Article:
Did Hurricane Sandy Hide the Shutdown of the Fed?

Hurricane Sandy (Image - NASA)There are rumors that one of the functions of Hurricane Sandy was to create a cloak behind which the Federal Reserve could be taken down. Here is one news story that demonstrates that there was in fact a disruption in service at the Fed. We’ll be asking Archangel Michael for his view of the matter tomorrow.

Hurricane Sandy disrupts Federal Reserve operations

New York Federal Reserve suspended operations for a day as hurricane battered eastern US; temporary measures taken to support banking in face of disruptions to power, communications and staffing

Central Banking | 31 Oct 2012


The Federal Reserve and regional Federal Reserve banks suspended some operations and undertook temporary measures to allow the financial system to continue to function as a hurricane battered the eastern US on October 29 and 30.

The Federal Reserve Bank of New York, in one of the worst affected areas, was open on October 29, but suspended open market operations the following day. The settlement of transactions that took place on Monday was postponed until today (October 31), and purchases of Treasuries and agency mortgage-backed securities scheduled for October 30 were cancelled.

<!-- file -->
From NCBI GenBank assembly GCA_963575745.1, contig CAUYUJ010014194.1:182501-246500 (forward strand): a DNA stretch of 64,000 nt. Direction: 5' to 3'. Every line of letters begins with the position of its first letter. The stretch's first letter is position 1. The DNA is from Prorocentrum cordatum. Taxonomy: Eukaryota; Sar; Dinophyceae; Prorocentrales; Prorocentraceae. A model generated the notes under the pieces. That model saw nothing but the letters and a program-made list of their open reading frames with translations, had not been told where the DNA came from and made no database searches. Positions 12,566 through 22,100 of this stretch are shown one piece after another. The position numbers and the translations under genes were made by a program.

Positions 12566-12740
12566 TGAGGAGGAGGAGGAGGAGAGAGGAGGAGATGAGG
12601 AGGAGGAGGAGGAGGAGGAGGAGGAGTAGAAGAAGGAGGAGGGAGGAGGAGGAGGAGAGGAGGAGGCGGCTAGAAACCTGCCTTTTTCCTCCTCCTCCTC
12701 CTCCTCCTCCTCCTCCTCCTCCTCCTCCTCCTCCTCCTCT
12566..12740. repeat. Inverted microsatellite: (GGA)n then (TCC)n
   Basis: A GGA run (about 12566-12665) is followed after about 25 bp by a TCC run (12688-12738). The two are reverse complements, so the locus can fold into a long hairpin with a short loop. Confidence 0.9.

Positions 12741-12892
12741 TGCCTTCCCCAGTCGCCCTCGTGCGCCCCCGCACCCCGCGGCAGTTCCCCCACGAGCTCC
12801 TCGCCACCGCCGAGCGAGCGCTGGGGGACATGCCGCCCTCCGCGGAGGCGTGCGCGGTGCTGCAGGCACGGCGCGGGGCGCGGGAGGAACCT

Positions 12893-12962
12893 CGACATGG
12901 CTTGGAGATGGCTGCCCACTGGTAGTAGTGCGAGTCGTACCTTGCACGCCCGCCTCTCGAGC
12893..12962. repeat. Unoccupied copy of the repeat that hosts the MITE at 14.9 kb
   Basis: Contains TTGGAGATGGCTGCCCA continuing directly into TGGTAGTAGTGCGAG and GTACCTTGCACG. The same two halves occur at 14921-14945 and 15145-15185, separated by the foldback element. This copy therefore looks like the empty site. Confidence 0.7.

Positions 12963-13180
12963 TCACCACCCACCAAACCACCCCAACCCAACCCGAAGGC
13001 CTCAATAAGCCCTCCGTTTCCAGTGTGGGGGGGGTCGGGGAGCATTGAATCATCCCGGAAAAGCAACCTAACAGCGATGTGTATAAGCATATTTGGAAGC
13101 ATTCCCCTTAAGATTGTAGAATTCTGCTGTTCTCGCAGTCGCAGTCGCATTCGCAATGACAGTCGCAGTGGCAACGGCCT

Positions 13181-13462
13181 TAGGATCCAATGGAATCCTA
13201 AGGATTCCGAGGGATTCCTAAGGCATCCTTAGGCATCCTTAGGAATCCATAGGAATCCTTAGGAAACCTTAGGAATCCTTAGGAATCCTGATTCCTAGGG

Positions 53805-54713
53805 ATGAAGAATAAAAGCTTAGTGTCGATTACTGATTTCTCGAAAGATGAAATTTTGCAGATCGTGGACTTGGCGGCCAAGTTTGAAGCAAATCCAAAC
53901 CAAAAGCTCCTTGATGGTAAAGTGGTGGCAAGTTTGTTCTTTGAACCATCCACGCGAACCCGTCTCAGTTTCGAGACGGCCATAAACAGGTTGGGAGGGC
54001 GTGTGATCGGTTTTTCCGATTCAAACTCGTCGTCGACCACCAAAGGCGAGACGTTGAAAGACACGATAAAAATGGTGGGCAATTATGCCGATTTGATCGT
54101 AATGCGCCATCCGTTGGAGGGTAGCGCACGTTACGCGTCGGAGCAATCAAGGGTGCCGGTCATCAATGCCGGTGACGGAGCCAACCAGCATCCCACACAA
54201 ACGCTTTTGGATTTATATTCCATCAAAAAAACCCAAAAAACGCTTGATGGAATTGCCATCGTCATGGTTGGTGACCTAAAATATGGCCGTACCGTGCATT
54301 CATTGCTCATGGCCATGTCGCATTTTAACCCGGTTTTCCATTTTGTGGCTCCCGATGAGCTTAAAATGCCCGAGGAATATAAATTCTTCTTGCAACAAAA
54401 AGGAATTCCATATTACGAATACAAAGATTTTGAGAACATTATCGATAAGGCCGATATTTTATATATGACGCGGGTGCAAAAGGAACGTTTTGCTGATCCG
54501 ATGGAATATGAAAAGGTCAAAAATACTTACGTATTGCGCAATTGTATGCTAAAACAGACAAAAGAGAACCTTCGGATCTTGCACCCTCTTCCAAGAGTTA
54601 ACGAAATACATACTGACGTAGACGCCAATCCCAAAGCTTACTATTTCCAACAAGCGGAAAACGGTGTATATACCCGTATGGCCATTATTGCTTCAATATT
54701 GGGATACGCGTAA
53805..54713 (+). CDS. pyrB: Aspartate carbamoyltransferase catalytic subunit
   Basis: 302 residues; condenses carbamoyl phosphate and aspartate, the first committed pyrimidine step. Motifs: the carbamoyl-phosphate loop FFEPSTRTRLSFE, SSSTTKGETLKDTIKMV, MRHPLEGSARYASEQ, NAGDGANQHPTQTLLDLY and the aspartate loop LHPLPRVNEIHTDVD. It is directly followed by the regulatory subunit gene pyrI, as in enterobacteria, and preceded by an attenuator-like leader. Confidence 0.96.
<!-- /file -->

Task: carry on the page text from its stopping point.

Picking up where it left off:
Hurricane Sandy was a tropical storm that originated in the Caribbean and moved up the eastern US, striking New York and the surrounding area late on October 29. Parts of the US were left without power and New York experienced major flooding. Scores of people were killed.

The Federal Reserve issued a joint statement on October 30 with the Office of the Comptroller of the Currency and Federal Deposit Insurance Corporation setting out contingency measures for financial institutions affected by the hurricane. The Fed called on banks to “work constructively” with borrowers affected by the hurricane. “The agencies recognise that efforts to work with borrowers in communities under stress can be consistent with safe-and-sound banking practices,” the statement said.

Supervisory reporting requirements disrupted by the hurricane were adjusted so as to not impose unfair penalties. Federal regulators agreed to “expedite” any request to set up temporary banking facilities in affected areas as “banks face power, telecommunications, staffing and other challenges in re-opening facilities after the hurricane”.

Other Federal Reserve banks were also affected. Cash operations at the Philadelphia Fed and the Baltimore branch of the Richmond Fed were suspended, and the Boston Fed opened with only essential staff on October 30. Normal cash operations resumed today.



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